That was Shotwell. She said it was pointless unless they could do it for those sorts of prices, or no one would bother. She suggested that they could fly more than once a day to the other side of the world with 1 vehicle. Note that when she said that they were talking 2-stage, they've since said P2P would be 1 stage.

 

1 hour ago, mikegarrison said:

(And I noticed you skipped over my question about just how you evacuate 1000 people from a burning, smoke-filled Starship in under 90 seconds.)

Yeah, I would suppose the gantry has multiple entry points (it's 1 per floor, and several floors), and has to deal with that---assuming it falls under any regulation of "aircraft." What's the legal definition of aircraft?

1 hour ago, mikegarrison said:

I have one word for you: "anti-trust".

Yeah, assuming the law was written in a broad enough way that this counts as an airline, this is a huge issue, and in fact a showstopper.

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1 hour ago, mikegarrison said:

A 747 flying from LAX to Sydney probably has about $500,000 of ticket revenue. So let's say $1M revenue for a Starship that holds roughly twice as many people. Is the cost of a Starship flight less than $1M?

Assume the 1000 passengers (can you find that many to travel at once?). Call it $2500 a ticket (more than Premium Econ, though Business class that far is several grand, right?) So it's 2.5 million.

If it can fly 1000 times, the vehicle and fuel costs would be below that (call it a couple hundred million/veh, and several hundred thousand to load and fly it).

I'm not saying it's likely, mind you. But it's not impossible. FWIW, Shotwell said "within 10 years" as her (not Elon's) timeline.

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5 minutes ago, tater said:

Assume the 1000 passengers (can you find that many to travel at once?). Call it $2500 a ticket (more than Premium Econ, though Business class that far is several grand, right?) So it's 2.5 million.

If it can fly 1000 times, the vehicle and fuel costs would be below that (call it a couple hundred million/veh, and several hundred thousand to load and fly it).

I'm not saying it's likely, mind you. But it's not impossible. FWIW, Shotwell said "within 10 years" as her (not Elon's) timeline.

If a Starship can fly 1000 times, I'll be really, really surprised. What's the record for the number of flights of a falcon booster? 3 so far? Something like that.

I guess we'll see what happens.

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17 minutes ago, mikegarrison said:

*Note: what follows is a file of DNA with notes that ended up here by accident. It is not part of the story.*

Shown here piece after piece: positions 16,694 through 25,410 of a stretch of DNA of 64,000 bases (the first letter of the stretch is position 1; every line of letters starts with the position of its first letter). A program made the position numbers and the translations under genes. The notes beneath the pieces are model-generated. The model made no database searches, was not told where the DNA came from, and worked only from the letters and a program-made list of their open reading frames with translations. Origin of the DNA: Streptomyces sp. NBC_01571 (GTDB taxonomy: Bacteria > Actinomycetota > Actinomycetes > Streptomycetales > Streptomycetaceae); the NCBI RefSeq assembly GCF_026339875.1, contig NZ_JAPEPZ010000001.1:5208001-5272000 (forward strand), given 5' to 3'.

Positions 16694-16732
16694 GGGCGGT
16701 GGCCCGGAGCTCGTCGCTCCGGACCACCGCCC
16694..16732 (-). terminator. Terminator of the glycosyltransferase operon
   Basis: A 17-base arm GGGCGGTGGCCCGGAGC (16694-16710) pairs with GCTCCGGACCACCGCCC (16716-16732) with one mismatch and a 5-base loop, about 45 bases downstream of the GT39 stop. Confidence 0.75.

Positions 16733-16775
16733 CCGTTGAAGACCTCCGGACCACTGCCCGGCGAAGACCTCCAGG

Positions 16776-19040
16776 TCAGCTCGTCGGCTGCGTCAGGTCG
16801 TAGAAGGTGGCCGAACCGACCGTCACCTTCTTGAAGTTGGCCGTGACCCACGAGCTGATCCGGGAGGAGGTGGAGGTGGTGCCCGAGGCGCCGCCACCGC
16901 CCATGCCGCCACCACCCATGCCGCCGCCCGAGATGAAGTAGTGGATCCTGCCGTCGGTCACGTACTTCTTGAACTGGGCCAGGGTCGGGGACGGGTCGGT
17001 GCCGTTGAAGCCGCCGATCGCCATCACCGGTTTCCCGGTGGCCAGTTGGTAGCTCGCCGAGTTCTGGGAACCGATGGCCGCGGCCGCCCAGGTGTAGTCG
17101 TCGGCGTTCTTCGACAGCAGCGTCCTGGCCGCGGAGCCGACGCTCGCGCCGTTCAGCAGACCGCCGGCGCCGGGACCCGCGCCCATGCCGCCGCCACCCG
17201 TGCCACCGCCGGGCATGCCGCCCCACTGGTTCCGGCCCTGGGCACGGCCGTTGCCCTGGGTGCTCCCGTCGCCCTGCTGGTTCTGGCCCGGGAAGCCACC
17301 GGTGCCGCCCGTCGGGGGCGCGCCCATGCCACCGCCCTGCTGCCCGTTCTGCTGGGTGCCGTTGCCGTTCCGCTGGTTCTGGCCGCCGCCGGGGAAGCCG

If a Starship can fly 1000 times, I'll be really, really surprised. What's the record for the number of flights of a falcon booster? 3 so far? Something like that.

I guess we'll see what happens.

Yeah, 1000 times is what would be required to have anything like airline type operations. That's a couple flights a week for a decade, basically.

If the prices are in the range they suggest (and they sort of have to be to fill such a contraption), you have to find 1000 people who think it's safe enough. If every other problem was not an issue... that's still the biggest issue. The perception of safety will take many, many thousands of guinea pigs to establish, and failure is not much of an option, any such loss becomes the largest air disaster ever.

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Posted (edited)
9 minutes ago, tater said:

1000 times

9 minutes ago, tater said:

you have to find 1000 people who think it's safe enough

1000 * 1000 = 1 million people who think so

Though, they can follow the Titanic practice: fill the empty space below the comfortable cabin with low-class pax.

(Also, this simplifies the abort systems, they don't need lifeboats for everybody)

Edited by kerbiloid

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Posted (edited)
1 hour ago, kerbiloid said:

1000 * 1000 = 1 million people who think so...

A lot of those people might make return flights to their point of origin, making a certain percentage of people count for 2 flights. Also you aren’t assuming that the same people will make multiple trips over the rocket’s lifespan. If it takes a decade or 2 for the rocket to retire then you have to assume some of those people will fly many times in those 10-20 years. Also the 1000 flights estimate might be variable dependant on the destinations and referring to the Raptors I believe, not the spaceframe.  

Anyhoo, the point is that the customer base could be deceptively small and that could be fine. (Not to mention they could provide a courier service for ultra-high priority international packages.)

Edited by Dale Christopher

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Posted (edited)
14 minutes ago, Dale Christopher said: